MANHATTAN, NY—Every June a range of professionals, consisting of everyone from fresh new artists budding with demos in hand to CEOs, trek their way to NYC for the annual New Music Seminar exuberant to share their wealth of knowledge. With their love of music uniting them under one roof, the Wyndham New Yorker Hotel, the entire seminar was an exchange between music lovers that uniquely inspires delegates to take their love of music and change the industry for the better.
In The Four Agreements: A Practical Guide To Music Success, a panel with entertainment lawyers, delegates had a crash course on the maintenance of a band like a business. Their advice offered protection for everyone involved, the band as a single entity, the band members individually, and other instances in which legal protection will be needed. They suggested preparing a band agreement, which they described was like a prenup. A good band agreement would cover how the band’s relationship will function, addressing who will do what, who has the right to use the band name and other trademarks, and how profits and losses are dealt with, among other details. They also gave short insight into the world of record deals; they especially warned to be mindful of the term, how long the deal will last. They also touched on publishing deals for songwriting; a highlight from this portion comes in the form of the demanding quote, “Copyright yo’ shit!” A statement on choosing a manager was given to audience members with a touching sincerity: “Find a manager that has a vision that matches or is greater than your own and that is well versed in building a fan base.”
The importance of live performance was stressed to us in the panel Touring For Road Warriors, where executives gave their best insight on touring. In their encouragement, their words exaggerated the value of live performance as a developing artist. They expressed that the live show was key to building a fan base in a method they repeatedly described as “fan by fan.” Delivering quality was also an essential component: “You have to play really, really well. If not, no one will come back.” The group of touring experts shared that of all the facets of the music industry, the least amount of change has been seen in touring, further explaining that the key over time has been to connect with people. They suggest being nice to everyone, giving the example of buying the sound guy a coffee wouldn’t hurt. These exact sentiments were echoed in another panel with a different lineup of music industry veterans called Touring & Artist Development. The latter also expanded on the appropriate venue size, explaining that there should be a gradual increase in show attendance. As an example, they shared, “If a band can’t sell out a 200-person show the third time around, there is something wrong.”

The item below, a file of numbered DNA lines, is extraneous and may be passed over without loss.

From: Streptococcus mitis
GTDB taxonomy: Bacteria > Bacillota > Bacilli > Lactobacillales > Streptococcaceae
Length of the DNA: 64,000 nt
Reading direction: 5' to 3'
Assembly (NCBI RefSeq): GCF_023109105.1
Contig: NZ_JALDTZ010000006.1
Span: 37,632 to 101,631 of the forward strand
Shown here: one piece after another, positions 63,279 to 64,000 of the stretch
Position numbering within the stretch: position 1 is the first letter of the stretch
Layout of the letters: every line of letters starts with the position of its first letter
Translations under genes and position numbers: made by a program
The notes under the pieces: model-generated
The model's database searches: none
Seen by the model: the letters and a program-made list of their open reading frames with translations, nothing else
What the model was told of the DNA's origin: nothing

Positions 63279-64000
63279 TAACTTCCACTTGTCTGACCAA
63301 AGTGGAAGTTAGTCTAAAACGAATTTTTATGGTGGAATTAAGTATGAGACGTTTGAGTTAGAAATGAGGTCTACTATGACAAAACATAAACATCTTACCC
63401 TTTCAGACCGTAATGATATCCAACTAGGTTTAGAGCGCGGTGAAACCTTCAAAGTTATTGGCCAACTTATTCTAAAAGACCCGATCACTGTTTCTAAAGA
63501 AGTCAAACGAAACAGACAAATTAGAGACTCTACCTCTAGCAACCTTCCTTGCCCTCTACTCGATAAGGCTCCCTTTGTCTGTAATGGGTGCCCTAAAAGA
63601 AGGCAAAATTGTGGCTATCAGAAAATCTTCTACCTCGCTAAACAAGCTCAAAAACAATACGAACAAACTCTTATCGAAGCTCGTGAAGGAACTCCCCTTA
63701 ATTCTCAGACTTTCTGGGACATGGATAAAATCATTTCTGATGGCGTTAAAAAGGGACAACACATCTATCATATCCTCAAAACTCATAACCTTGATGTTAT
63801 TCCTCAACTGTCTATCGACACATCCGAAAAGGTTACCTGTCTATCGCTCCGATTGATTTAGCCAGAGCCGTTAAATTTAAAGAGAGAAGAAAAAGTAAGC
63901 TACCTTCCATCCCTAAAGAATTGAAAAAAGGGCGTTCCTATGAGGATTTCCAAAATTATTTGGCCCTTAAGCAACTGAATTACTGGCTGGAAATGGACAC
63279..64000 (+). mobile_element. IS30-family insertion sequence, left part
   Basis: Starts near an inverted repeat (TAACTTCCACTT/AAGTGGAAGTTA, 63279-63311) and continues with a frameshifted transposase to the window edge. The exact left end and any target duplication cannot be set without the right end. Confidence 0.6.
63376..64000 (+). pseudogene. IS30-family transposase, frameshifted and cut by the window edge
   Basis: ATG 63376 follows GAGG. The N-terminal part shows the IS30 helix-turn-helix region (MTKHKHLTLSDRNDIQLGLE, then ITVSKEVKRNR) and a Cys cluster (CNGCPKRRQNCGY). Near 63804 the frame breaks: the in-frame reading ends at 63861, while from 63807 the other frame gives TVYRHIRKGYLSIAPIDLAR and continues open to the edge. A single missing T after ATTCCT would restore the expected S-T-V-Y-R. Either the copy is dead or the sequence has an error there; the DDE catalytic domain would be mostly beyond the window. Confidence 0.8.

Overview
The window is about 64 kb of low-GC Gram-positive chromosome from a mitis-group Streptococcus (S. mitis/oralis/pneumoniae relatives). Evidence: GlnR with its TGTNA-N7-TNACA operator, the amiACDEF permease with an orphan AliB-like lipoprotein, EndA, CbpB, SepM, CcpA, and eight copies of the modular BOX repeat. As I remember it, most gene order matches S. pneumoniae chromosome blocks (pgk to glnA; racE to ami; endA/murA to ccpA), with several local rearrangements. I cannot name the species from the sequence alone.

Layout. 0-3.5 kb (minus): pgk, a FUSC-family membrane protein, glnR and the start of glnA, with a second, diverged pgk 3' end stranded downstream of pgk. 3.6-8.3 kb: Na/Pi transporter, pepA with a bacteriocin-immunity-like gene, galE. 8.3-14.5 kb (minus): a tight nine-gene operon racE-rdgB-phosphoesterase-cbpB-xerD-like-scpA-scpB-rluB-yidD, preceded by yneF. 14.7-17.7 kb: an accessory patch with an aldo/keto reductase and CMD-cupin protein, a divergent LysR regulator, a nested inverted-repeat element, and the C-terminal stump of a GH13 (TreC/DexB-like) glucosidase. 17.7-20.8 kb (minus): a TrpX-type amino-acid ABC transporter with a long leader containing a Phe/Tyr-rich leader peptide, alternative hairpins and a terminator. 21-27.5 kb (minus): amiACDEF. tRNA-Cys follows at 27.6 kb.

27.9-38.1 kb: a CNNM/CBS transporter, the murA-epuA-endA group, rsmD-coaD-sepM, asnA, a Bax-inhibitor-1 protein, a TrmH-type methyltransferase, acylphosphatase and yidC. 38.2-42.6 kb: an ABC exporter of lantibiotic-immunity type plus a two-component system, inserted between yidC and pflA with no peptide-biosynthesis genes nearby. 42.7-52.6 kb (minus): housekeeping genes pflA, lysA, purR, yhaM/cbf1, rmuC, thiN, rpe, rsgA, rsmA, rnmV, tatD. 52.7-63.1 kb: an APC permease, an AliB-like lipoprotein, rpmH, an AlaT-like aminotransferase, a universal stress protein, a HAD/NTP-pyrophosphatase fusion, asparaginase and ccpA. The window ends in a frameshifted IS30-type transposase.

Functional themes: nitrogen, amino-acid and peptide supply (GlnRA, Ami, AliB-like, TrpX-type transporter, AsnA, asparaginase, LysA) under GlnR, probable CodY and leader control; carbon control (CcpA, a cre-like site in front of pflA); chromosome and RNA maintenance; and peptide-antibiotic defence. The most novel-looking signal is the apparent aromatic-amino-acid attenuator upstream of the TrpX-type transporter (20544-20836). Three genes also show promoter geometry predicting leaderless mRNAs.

In an intimate one-woman panel, we were introduced to the life and career of Holly Knight, noted for writing Pat Benatar’s “Love Is A Battlefield.” Knight explained how she transitioned from classical piano player to rock musician to finally taking songwriter. It’s a story of simply doing what she felt was right. Knight is particularly passionate; she even lobbies for change in the music industry in Washington with a group. She advises to be self-propelling, simply start writing, and once you do, build a catalogue full of copyrighted material. Six others joined Knight the following day for a panel called Songwriter’s Movement. They also shared their story with the audience and advice on becoming a successful songwriter. Optimistic tidbits eased tensions when evaluating the art of pitching: “Things will find the right home if you believe in it.” When the saturated musical market due to advances in technology was brought up, the industry was described as “open mic night for the world.” Similar to Knight’s “just start writing” advice, they also suggested this: “Everyone’s got 2,000 bad songs in them, so you better start writing to find the good ones now.”
Interestingly, many claims were made across a variety of panels on the role and influence of social media on the music industry. Having a large following on social media helps garner the attention of labels. Entertainment lawyer Steve Gordon shared, “In the last [few] years, Instagram and Vine have changed the game.” To that extent, what truly matters is that those followers become fans, the industry’s most indispensible resource. Kevin Liles summed this idea up by stating, “Stop worrying about ‘likes’ and worry about believers.”
Of course, days full of insight weren’t complete without evenings full of new music. The first night of performances from some of the industry’s most budding performers was held at Webster Hall. First to the stage was YouTube sensation turned Def Jam signee, Alessia Cara, from booming beats and synths to stripped-down acoustic songs, who delivered unpredictable soulful vocals for someone so young. Cara delivered her first single “Here,” in which she powerfully sings about her apathy and it has, rightfully, since exploded. California-based Belmont Lights made their New York debut that evening, and the ethereal rock band delivered a great first impression. The soulful Grace Weber took everyone to school on vocal ability, and had a range of tunes that included upbeat dance numbers to a touching ballad. Indie pop vocalist Melanie Martinez closed the night with her signature unique style. She played fan favorites like “Dollhouse” and new songs from her upcoming record.
With a distinct kinetic energy resounding through the conference, three days with some of music’s most passionate becomes something larger than simply discussing business protocol; it evolves into a space to inspire elevation and improvement on all fronts. If that isn’t inspirational, then I don’t know what is. Providing a platform for these ideas, the New Music Seminar accomplishes what it promises its delegates.